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London's next epidemic?
One hundred years after the outbreak of the deadliest wave of ‘Spanish Flu’, an epidemic that killed at least fifty million people, Disease X looks to the future for the next unknown lethal disease, and explores the deadly epidemics of past centuries. Find out more about how we created Disease X.
This year, the World Health Organisation declared an unknown pathogen (micro-organism causing disease), known as ‘Disease X’, one of the great potential risks to life and a top priority for research. The next international health crisis may be caused by something unknown to doctors and with no known cure.
The new display uses the museum’s collections to show the effect of historic epidemics on London. It questions how we might learn from the past by looking at past successes, such as the eradication of smallpox and cholera. Notable objects from the display include the skeleton of a 9-month-old who died of smallpox and Queen Victoria’s mourning dress, worn following the death of her grandson and second in line to the throne, Prince Albert Victor.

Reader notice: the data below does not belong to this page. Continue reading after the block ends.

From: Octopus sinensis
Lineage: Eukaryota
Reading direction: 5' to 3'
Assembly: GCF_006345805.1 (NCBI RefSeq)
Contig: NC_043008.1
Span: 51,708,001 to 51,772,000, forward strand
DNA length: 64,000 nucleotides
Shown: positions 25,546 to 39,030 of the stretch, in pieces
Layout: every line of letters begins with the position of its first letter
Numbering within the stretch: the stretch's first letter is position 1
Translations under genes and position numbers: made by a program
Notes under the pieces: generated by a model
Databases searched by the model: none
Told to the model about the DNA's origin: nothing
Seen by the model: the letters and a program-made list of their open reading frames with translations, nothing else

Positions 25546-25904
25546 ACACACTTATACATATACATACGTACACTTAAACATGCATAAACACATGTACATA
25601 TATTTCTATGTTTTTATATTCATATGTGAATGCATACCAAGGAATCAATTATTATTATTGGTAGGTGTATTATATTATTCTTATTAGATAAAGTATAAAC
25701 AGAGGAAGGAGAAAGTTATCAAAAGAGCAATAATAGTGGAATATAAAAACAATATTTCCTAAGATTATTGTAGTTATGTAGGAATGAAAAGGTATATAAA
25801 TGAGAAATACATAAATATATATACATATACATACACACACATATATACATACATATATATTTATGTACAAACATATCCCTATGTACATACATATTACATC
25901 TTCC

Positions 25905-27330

Following the recent advice from the government and Public Health England surrounding COVID-19, the Museum of London and the Museum of London Docklands will be closed to the public as of Thursday 19 March.
The health and wellbeing of our visitors, staff and community are of utmost importance to us and this decision is in response to increasing concerns surrounding COVID-19.
We will continue to closely review the advice from Public Health England and monitor the current situation of COVID-19 to keep people up to date on our plans.
Please check www.museumoflondon.org.uk for updates from the museum.